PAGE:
UA Band review

Under Armour and HTC team up for a feature-packed fitness tracker

UA Band

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Under Armour and HTC's joint efforts have produced a solid fitness tracker that demands your attention. If not just for its looks alone, its performance with and without the companion app, UA Record, makes it a cohesive, smart buy for those looking to get fit.

We liked

The design doesn't rock the boat compared to more exquisite timepieces like the Huawei Watch, Moto 360 or the Apple Watch, but it is one of the most refined fitness trackers out there. The design is seamless and better yet, it yields comfort that often times makes you forget you're wearing it at all.

The benefit of the already-stellar companion app means that the UA Band will continue to be improved upon in the future. Since the announcement of a partnership with IBM's Watson, we're eager to see how this is put into motion. But what's currently available is informative and rewarding.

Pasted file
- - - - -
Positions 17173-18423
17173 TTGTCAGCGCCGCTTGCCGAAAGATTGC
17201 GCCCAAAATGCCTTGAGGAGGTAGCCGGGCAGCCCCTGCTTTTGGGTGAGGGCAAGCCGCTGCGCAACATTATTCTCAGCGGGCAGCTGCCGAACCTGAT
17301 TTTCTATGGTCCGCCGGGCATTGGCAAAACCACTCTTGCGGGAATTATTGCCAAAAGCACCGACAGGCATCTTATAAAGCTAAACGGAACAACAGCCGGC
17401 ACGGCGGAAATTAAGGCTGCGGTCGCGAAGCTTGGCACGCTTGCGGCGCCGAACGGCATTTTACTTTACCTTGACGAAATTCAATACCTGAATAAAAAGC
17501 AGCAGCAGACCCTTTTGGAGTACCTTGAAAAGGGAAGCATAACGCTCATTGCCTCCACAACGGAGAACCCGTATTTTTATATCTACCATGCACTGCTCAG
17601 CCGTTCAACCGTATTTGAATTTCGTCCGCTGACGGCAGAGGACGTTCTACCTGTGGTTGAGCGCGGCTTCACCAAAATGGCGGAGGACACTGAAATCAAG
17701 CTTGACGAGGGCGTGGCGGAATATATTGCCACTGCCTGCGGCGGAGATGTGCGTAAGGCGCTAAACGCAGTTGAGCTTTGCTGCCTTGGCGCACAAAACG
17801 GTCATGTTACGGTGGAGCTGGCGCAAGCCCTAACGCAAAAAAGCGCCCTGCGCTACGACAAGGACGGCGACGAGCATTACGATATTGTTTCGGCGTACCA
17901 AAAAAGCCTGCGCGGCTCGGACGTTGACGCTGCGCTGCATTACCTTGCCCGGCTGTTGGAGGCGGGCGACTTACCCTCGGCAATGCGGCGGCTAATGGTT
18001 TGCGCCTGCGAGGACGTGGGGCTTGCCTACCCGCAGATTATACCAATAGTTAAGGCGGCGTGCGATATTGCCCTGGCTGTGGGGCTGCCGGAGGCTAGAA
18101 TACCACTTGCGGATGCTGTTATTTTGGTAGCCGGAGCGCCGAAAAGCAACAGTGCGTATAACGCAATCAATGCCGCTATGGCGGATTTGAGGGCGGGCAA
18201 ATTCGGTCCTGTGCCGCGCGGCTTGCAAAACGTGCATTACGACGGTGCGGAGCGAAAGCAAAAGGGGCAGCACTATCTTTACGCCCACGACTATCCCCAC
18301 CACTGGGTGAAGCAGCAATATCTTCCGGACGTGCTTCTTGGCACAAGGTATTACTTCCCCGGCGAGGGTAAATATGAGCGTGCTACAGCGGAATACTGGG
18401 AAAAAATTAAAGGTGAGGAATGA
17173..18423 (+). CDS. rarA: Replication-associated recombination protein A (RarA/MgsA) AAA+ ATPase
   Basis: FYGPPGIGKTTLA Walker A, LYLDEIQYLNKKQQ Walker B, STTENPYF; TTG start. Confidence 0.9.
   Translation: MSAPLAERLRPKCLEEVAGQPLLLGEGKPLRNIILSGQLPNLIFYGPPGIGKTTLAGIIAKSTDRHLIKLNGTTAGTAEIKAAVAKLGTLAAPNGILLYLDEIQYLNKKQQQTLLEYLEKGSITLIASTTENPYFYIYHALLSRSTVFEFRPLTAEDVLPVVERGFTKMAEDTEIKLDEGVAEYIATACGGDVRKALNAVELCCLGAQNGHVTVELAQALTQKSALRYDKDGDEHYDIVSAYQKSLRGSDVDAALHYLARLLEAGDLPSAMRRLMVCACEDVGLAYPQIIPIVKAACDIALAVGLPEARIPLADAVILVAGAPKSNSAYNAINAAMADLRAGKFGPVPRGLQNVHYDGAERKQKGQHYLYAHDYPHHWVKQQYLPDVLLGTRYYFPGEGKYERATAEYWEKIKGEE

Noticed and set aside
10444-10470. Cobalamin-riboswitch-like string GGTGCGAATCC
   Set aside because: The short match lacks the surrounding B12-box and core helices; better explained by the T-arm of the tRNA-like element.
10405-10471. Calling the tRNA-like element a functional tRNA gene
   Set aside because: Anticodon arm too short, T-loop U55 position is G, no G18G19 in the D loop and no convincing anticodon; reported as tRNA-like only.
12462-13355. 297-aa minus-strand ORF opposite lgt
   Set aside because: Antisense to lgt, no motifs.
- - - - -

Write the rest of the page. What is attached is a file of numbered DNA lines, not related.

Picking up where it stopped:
We disliked

Though the Band does a lot right, it comes at a pretty high cost. $180 (about £126, AU$262) to be specific. This price range nearly puts it into the smartwatch bracket, with which it can't stack up to based on its comparatively limited functionality.

The frosted plastic body of the Band looks and feels durable, but it tends to scratch quite easily. I felt as though I was careful while using it, but it somehow ended up with some ugly blemishes that can't be buffed out. It's not the end of the world, but it's a concern, nevertheless.

Final verdict

Well-built technology ecosystems are rarely affordable to buy into, and what Under Armour and HTC have built in the Band and its companion app, Record is a good case in point. This fitness tracker mostly accomplishes what it sets out to do, only faltering with its questionable scratch-resistance and high price tag.

I'd recommend this fitness tracker for anyone on the market who is looking for a stylish and fun to use device. The UA Band costs a small premium, but with that extra cash you might have saved, you'll be buying into a fantastic mashup of hardware and software.

Cameron Faulkner

Cameron is a writer at The Verge, focused on reviews, deals coverage, and news. He wrote for magazines and websites such as The Verge, TechRadar, Practical Photoshop, Polygon, Eater and Al Bawaba.